Defying the fires, once again three Australian protected areas are among the world’s best managed
At the end of a devastating season of fire for many of the country’s protected and conserved areas, IUCN Green List status was renewed for Australia's:
1. Arakwal National Park
2. Cape Byron State Conservation Area
3. Montague Island Nature Reserve.
Photo: NSW National Parks and Wildlife Service
The three protected areas successfully completed renewal of their IUCN Green List status, first achieved at the World Parks Congress in Sydney in 2014. Each have unique management aspects, but each have met the many criteria required for Green Listing - again.
Arakwal and Cape Byron
Arakwal National Park (NP) and Cape Byron State Conservation Area (SCA) are located on the easternmost point of Australia near the busy tourist town of Byron Bay. Despite their small size (298 ha combined), the two parks support high biodiversity and tourism.
The Arakwal people are recognised as native title holders and manage these two reserves jointly with the NSW National Parks and Wildlife Service, under an Indigenous Land Use Agreement. The Arakwal people maintain very strong cultural associations with the landscape, plants, animals and waterways.
Some species and habitats are found nowhere else in the world. Two of these, the Byron Bay Graminoid Clay Heath and the Byron Bay orchid are protected and being restored using a cross-cultural conservation planning approach.
In addition, Cape Byron SCA is an internationally renowned tourist destination that receives 2 million visitors per year. All funding generated is directed back to the management of the site.
Montague Island is a small island (82 ha) located just offshore on the south coast of New South Wales. The island is an iconic feature of the region, supports abundant wildlife, is a place of significant natural, Aboriginal and historic heritage value, and a popular destination for visitors.
The island supports a unique assemblage of nine seabird species from as far away as the Arctic, New Zealand and the Southern Ocean that breed on the island - a successful result of the Seabird Habitat Restoration Program (2004-2014).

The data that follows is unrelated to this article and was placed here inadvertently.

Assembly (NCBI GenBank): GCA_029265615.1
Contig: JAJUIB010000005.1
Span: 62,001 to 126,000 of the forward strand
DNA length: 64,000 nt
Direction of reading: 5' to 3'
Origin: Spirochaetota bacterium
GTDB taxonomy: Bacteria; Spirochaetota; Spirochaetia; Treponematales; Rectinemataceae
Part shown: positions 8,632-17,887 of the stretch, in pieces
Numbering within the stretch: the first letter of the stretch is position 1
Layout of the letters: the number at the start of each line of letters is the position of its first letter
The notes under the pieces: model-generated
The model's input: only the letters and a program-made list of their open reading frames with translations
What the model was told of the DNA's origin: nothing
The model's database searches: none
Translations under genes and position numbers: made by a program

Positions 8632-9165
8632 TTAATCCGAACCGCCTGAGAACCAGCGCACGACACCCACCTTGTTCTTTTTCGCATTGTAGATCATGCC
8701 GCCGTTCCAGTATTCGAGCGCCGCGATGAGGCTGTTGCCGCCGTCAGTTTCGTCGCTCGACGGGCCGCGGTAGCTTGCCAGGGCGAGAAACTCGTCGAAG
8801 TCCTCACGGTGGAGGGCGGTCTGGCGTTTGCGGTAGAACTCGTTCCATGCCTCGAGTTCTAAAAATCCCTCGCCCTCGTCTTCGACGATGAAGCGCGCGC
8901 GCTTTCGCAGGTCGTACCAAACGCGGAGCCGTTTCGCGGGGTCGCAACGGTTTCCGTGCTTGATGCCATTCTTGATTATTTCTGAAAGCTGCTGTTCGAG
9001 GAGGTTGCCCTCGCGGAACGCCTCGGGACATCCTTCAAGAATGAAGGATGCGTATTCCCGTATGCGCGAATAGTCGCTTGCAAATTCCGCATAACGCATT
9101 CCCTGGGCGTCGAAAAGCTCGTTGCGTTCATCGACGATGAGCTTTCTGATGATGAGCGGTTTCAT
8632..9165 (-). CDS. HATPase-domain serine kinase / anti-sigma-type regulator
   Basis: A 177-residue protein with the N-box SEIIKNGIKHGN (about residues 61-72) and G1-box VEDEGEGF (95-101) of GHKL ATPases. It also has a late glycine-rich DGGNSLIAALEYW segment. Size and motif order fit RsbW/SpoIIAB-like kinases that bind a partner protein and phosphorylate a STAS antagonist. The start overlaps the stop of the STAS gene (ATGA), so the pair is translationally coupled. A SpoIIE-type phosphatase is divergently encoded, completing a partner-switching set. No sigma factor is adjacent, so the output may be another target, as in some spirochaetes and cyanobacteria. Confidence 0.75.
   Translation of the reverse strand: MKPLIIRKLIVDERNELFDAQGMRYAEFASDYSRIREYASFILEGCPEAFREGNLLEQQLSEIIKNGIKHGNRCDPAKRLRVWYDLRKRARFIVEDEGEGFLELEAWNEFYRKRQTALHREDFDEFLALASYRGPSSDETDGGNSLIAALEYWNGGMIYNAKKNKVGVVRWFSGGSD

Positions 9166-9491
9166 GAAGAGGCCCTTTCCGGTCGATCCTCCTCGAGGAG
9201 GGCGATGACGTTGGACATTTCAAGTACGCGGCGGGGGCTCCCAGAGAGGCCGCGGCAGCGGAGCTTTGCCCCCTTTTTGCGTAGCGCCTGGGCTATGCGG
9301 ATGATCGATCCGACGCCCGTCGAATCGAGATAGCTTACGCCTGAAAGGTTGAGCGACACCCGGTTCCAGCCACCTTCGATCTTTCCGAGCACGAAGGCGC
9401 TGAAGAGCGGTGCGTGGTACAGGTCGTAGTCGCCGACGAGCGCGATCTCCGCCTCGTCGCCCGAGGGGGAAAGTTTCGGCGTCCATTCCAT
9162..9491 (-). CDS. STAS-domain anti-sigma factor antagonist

Montague Island is one of the few places in the world where visitors can enjoy a unique wildlife experience that includes thousands of breeding seabirds, penguins and fur seals and visit a well-preserved 19th century light station with keeper’s cottages.
Still meeting Green List standards
Having been pilot sites when the Green List was launched in 2014, even now, five years after their initial listing, these sites continue to show consistent leadership, exemplary management effectiveness, and fair governance.
The IUCN Green List Committee met on the 16th of December 2019 and announced their approval for the sites to be listed for their second time among the Green Listed sites.
“As some of the first parks in the world to achieve IUCN Green List status in the pilot phase, this renewal demonstrates their continued dedication to conservation leadership and sharing it with the global Green List community. We congratulate these remarkable parks and the park staff and supporting communities and stakeholders that have enabled this outstanding distinction.”
Trevor Sandwith, Director, IUCN Global Protected Areas Programme
Sites on the IUCN Green List have demonstrated excellence based on a rigorous assessment of 17 criteria of success in four areas: governance, management, design and planning, and conservation outcomes.
The IUCN Green List measures the effectiveness of protected areas, rewards the best sites and provides an incentive for sites around the world to improve their management. Green listed sites are certified as being effectively managed and fairly governed, with a positive impact on people and nature.